When you run a business, setting the right prices for the goods or services you sell is a make-or-break task. A selling price that’s too low won't provide enough margin to cover expenses and profit. Put too high a price tag on something, and you drive away customers.
Price and Markup
Start with the gross margin percentage your business needs to cover overhead and profit. Gross margin is the portion of a selling price over and above the cost of acquiring or producing a product.
1. Find the Cost Percentage of a Good
Subtract the gross margin percentage from 100 percent to find the cost of a good stated as a percentage of the price. For example, if the desired gross margin is 40 percent, the cost is 60 percent.
2. Compute the Markup Percentage
Divide gross margin percentage by the cost percentage to compute the markup percentage. A gross margin of 40 percent divided by 60 percent cost percentage yields a markup of 66.7 percent.
3. Set the Price
Multiply the dollar cost of a good by the markup percentage to set the price. Suppose the cost of a good is $45. Multiply $45 by 66.7 percent to set the price of $75.
Choosing Gross Margin Percentage
Choosing a gross margin percentage is a judgment call; no formula is right for every situation. Instead, you must assess your business needs, your customers and your competition in several ways:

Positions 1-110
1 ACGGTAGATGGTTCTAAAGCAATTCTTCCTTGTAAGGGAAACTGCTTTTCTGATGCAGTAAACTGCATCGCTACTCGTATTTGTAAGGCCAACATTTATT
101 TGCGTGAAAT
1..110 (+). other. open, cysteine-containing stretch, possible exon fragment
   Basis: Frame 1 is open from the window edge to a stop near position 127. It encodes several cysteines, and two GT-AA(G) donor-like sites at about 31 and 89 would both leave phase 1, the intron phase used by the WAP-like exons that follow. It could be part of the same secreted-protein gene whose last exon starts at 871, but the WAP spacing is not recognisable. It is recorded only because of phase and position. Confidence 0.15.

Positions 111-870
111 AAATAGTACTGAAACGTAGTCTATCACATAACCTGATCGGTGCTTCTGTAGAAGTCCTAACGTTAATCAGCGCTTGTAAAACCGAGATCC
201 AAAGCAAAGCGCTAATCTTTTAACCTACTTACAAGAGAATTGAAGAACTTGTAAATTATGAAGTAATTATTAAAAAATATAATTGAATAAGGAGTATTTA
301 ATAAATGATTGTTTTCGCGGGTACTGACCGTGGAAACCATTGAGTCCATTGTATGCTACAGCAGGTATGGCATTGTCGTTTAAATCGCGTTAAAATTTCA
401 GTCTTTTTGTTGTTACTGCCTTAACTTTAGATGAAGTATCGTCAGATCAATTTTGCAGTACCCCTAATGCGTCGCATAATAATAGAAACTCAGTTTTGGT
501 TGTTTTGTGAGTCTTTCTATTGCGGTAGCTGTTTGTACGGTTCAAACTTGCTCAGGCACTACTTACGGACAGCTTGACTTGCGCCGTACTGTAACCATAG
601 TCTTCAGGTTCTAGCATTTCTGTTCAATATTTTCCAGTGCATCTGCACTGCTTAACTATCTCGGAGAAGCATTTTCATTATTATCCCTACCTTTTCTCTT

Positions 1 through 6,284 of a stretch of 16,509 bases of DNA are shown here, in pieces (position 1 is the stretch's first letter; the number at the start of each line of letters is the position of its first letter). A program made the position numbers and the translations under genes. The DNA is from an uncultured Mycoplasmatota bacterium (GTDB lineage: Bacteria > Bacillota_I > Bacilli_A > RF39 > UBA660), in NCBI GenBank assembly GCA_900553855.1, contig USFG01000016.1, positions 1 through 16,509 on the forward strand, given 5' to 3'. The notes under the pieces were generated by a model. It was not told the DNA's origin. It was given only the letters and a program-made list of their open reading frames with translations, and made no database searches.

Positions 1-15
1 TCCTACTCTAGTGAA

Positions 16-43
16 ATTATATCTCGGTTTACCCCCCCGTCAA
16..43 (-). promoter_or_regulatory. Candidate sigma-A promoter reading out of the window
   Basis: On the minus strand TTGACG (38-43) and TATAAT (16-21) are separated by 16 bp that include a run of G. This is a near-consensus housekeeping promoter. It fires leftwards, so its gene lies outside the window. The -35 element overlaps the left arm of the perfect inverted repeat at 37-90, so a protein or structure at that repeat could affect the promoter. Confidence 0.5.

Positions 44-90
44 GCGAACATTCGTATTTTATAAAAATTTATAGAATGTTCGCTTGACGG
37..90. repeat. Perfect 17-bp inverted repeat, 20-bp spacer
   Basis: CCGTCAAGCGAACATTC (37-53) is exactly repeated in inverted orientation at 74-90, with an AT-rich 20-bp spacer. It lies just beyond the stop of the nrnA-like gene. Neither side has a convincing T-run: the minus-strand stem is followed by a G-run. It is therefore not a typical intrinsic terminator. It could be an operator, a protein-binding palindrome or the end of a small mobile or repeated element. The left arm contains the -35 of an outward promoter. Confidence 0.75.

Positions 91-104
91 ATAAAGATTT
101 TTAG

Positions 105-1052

- Your business must generate enough gross profit to cover overhead. Estimate how much of your overhead must be allocated to each unit sold based on your expected unit sales volume to figure the minimum gross margin required.
- The characteristics of the people who live in your market area affect their buying choices. Get to know your customers and determine what they want.
- The prices your competitors set for goods and services similar to yours constrains how much you can charge.
Informal Pricing: The Tag Sale
If your business involves selling used goods at tag sales – also known as yard sales or garage sales – consider pricing items that are in good condition at one-third of the original price. Set lower prices for merchandise that's worn or in poor condition. Select asking prices a little higher than you really want to allow you to bargain with customers. Research the market value of collectibles and antiques. Be firm about prices for such "high-end" merchandise. You can always take an item to an antique dealer or put it up for sale on an Internet marketplace if you don't get any takers at your tag sale.